I’ve pondered at length what to make for Mother’s Day this year. There are so many Breakfast in Bed recipes running around and, honestly, my mom has never been that kind of mom. She does more than most people do in an entire day before the sun comes up.
On Mother’s Day she, my aunts, and my Grandma make an incredible meal for our entire family. Appetizers, a main course with two types of meat, salad, several side dishes, homemade rolls, and dessert with good, hot coffee. Eating out or being pampered was unheard of – she’d rather cook for the people she loves.
The apple hasn’t fallen far from the tree.
So much of who I am today is because of the woman my mom chose to be, day in and day out. On the easy days and the tough days, too. As each year passes, my awe and wonder grows at how she ever managed it all. Three girls, my dad’s job that required lots of travel, volunteering at our school and at church, our activities, home made meals every night…I never once had Hamburger Helper or any other frozen or boxed dinner.
She did it with love.
Fresh Fruit Tart
My mom’s not a dessert person. She’ll take a bite or two. Maybe three if it’s really good. I think this tart would get her to take four. The pecan crust is perfect with the light-as-air, lightly lemon cream filling.
This recipe is quite simple – the crust can be made and baked in less than 20 minutes. You can make it the day before, wrap it in plastic wrap once it’s cooled, and refrigerate it overnight. (Just a note – if you’ve never made pastry cream you might want to give it a practice run. I mean it when I say don’t stop whisking!)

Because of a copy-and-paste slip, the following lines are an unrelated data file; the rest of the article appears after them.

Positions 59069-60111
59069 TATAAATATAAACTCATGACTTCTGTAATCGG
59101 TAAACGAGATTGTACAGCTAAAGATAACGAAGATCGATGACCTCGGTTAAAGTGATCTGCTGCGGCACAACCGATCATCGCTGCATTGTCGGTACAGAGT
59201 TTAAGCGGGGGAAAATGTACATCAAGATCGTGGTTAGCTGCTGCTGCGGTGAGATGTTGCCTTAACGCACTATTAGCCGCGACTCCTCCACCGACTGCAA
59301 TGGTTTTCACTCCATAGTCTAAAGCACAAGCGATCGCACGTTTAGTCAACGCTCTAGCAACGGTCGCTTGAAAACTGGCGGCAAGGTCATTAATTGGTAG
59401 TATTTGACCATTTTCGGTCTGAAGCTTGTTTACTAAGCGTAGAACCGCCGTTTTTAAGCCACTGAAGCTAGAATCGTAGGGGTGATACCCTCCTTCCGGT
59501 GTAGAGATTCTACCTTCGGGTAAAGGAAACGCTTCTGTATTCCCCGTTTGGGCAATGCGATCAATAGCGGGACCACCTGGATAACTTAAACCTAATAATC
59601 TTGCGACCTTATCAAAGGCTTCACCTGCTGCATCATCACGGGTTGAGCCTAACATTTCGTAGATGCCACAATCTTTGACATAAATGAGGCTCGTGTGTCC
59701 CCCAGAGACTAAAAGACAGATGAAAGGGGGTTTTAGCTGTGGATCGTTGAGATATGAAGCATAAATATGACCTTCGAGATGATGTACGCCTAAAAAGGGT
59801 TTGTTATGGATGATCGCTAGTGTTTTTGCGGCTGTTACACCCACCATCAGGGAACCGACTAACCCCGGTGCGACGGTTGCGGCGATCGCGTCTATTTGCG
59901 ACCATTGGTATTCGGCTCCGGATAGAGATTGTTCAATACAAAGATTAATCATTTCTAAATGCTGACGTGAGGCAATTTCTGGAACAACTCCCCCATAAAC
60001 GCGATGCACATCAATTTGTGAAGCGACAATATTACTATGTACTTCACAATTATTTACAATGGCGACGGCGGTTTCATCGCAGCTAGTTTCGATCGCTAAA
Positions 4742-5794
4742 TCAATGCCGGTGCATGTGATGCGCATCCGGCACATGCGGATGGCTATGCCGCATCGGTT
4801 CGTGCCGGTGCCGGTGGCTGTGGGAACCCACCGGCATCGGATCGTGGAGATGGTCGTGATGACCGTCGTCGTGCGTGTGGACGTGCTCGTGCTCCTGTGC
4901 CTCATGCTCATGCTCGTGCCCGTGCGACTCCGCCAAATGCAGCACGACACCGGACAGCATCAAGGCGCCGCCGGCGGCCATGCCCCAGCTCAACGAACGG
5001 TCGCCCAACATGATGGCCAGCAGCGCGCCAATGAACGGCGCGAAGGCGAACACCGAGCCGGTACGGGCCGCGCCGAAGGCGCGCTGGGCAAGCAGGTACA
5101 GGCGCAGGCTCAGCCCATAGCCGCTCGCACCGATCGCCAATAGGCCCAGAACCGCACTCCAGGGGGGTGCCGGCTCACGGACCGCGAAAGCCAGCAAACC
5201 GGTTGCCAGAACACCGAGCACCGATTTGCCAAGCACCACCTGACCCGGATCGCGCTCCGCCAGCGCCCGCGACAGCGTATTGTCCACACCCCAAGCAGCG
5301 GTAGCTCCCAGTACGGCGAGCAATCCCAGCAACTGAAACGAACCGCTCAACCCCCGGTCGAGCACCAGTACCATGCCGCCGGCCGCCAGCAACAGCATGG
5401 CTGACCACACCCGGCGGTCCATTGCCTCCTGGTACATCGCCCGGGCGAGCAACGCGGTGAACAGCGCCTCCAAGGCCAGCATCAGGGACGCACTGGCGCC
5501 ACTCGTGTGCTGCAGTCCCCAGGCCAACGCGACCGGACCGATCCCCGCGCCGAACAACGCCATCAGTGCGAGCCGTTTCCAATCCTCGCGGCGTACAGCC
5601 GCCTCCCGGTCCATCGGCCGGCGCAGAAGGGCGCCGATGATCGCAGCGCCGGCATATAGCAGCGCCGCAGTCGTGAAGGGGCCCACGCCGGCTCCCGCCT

The filling can really be made of anything – chocolate mousse, lemon mousse, custard. I used Opera Cream, a pastry cream based recipe we made in baking class last week. It’s been adapted so that it’s refined sugar-free. The recipe is in weight measures. Pastry chefs don’t use cups. They weigh everything to ensure consistent results.
Weighing Instead of Measuring
My hypothesis is that gluten-free baking can be made simpler if we baked by weight instead of by measuring. A cup of brown rice flour weighs much more than a cup of tapioca flour. It would be nearly impossible to substitute one for the other with good results. The same goes for subbing a gluten-free flour for an all purpose, bread, or cake flour.
I’ve been using this precision scale for school and I love it – it’s compact, easy to store, and measures in grams, kilograms, ounces, and pounds. If you don’t have a kitchen scale, I highly recommend you buy one. I use mine daily for everything from weighing pasta to making cake, even when I’m not at school.
I’m going to start adding weight measures to my baking recipes. I hope you’ll join me as I venture out to test my hypothesis and see if, together, we can’t make more sense of baking gluten-free.
Happy Mother’s Day! Any special plans or dishes you’re whipping up this weekend?
Serves: makes enough for one 8-inch pie crust
- 2 cups pecans
- 3 large medjool dates, pitted
- 2 tablespoons unsalted butter, melted
- Preheat oven to 350 degrees. Prepare an 8 inch tart or pie pan with cooking spray.